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Updated: June 5, 2010 01:22 IST

Our vision of South Asian cooperation challenged by terrorism: Nirupama Rao

Narayan Lakshman
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External Affairs Minister S.M. Krishna and Foreign Secretary Nirupama Rao addressing the media in Washington on Friday. Photo: PTI
PTI External Affairs Minister S.M. Krishna and Foreign Secretary Nirupama Rao addressing the media in Washington on Friday. Photo: PTI

Indian Foreign Secretary Nirupama Rao said the three key issues discussed during the strategic dialogue were reform of the United Nations Security Council (UNSC) that recognised India's central role in global politics, counter-terrorism cooperation and the need for a peaceful and stable Afghanistan, and defence modernisation, including relaxation of export controls for sensitive high-tech items of trade.

Speaking at a seminar hosted by the Brookings Institution on ‘India and the United States: A Strategic Partnership,' Ms. Rao said the three driving factors behind what President Obama had described as an “unprecedented partnership” were shared values, growing economic and people-to-people contacts, and convergence on major global issues such as terrorism, and energy and food security.

On possible future discussions regarding reform within the United Nations, Ms. Rao said: “The question of reform of the UNSC and the expansion of its membership is an important item on the agenda of our dialogue as we seek U.S. support for India's case for permanent membership of the Security Council.”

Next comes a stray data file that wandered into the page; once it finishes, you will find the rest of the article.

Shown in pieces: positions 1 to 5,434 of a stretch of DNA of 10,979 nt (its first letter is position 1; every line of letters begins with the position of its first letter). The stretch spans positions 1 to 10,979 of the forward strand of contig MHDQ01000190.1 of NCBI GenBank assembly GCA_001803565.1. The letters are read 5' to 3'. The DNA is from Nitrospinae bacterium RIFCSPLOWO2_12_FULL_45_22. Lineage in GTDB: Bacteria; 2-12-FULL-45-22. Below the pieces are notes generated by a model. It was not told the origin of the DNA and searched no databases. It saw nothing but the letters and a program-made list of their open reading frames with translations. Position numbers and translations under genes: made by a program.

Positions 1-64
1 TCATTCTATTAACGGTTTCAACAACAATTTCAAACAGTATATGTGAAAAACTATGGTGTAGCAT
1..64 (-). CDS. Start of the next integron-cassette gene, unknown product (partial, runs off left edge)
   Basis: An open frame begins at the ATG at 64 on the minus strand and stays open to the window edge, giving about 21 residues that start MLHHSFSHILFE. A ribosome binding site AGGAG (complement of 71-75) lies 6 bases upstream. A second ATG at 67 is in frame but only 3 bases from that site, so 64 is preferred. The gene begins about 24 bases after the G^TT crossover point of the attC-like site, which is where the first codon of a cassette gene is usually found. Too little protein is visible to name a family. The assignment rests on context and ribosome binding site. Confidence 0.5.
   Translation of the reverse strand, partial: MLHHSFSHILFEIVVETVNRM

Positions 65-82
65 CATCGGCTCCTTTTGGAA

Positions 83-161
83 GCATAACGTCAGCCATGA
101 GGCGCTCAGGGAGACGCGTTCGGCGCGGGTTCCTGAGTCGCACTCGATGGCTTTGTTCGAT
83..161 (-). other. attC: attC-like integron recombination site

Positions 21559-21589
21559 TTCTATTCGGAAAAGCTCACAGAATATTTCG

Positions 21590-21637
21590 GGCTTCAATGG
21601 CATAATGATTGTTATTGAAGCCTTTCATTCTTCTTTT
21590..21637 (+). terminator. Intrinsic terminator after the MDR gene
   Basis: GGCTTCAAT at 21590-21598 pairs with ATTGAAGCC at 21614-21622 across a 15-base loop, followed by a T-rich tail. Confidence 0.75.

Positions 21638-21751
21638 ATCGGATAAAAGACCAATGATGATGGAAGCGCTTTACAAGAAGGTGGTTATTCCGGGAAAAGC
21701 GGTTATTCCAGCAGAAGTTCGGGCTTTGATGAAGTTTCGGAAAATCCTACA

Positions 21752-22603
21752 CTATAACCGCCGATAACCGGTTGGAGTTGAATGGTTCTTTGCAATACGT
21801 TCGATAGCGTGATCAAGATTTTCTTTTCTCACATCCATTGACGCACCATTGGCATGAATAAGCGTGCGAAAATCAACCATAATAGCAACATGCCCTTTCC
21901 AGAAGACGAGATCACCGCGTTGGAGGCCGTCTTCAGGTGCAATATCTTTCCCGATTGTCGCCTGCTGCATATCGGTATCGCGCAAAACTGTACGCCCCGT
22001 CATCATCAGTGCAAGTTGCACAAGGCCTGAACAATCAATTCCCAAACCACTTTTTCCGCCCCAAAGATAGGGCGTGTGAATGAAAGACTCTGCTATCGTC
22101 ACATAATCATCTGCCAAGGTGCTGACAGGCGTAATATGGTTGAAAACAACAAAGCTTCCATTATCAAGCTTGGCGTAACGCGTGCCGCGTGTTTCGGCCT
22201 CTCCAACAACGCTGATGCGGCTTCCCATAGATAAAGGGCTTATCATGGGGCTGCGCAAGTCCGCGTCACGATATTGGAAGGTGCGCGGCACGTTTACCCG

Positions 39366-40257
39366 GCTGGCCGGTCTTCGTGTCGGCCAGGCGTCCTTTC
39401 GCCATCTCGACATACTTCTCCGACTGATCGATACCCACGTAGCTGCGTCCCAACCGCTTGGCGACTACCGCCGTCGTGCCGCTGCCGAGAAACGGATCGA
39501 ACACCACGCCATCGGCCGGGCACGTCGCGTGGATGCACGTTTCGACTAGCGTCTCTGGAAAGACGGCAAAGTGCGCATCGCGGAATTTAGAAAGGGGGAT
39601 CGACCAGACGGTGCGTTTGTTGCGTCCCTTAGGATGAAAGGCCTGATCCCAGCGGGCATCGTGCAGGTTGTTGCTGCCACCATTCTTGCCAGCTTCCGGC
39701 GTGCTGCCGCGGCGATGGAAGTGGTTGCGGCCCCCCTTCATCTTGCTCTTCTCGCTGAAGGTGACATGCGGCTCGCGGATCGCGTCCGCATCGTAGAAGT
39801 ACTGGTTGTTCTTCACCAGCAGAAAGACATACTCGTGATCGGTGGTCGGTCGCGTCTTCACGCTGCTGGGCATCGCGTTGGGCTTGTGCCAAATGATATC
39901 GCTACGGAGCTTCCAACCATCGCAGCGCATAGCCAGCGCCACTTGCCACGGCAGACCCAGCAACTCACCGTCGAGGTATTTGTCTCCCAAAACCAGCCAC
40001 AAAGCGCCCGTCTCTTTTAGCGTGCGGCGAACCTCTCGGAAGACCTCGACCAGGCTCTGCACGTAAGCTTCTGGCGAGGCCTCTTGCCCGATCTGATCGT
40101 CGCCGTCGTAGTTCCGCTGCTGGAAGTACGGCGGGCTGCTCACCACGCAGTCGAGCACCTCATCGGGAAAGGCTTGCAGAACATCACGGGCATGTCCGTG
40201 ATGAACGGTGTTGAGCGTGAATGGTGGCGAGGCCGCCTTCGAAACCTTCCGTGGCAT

Describing India's vision of enhanced South Asian cooperation, Ms. Rao noted: “That vision is, however, being challenged by violent extremism and terrorism which originates in our region and finds sustenance and sanctuary there.” She added that the recent failed terrorist attempt in Times Square, New York, had again revealed the global reach of terrorist organisations, whether Lashkar-e-Taiba, Jaish-e-Mohammad, Al-Qaeda or the Taliban.

Touching upon the Afghanistan link to terror, Ms. Rao said India was “supportive of the U.S. efforts to fight terrorism in Afghanistan” and help with restoring stability there. She noted that Indian assistance amounting to over $1.3 billion had helped develop vital civil infrastructure, build human resources and capacities in the areas of health, education, agriculture and rural development among others.

Ms. Rao reiterated the comments of External Affairs Minister S.M. Krishna during the dialogue, saying that India stood by its development partnership with Afghanistan “despite repeated terrorist attacks on the Indian mission and our brave men and women who are working there to help transform the lives of ordinary Afghan citizens.”

In her speech, Ms. Rao also emphasised that an important element with regard to ongoing U.S.-India partnerships in defence modernisation would be “progress on the easing of U.S. export control restrictions as they apply to India.”

She argued that this would not only be a logical outcome of the civil nuclear initiative, but would also be a catalyst for promoting trading and cooperation in high-technology, defence and the space sectors. “It would also be consonant with the nature of the strategic partnership that exists between us and the growing mutual trust and confidence that is an important driver in our relations today,” she added.

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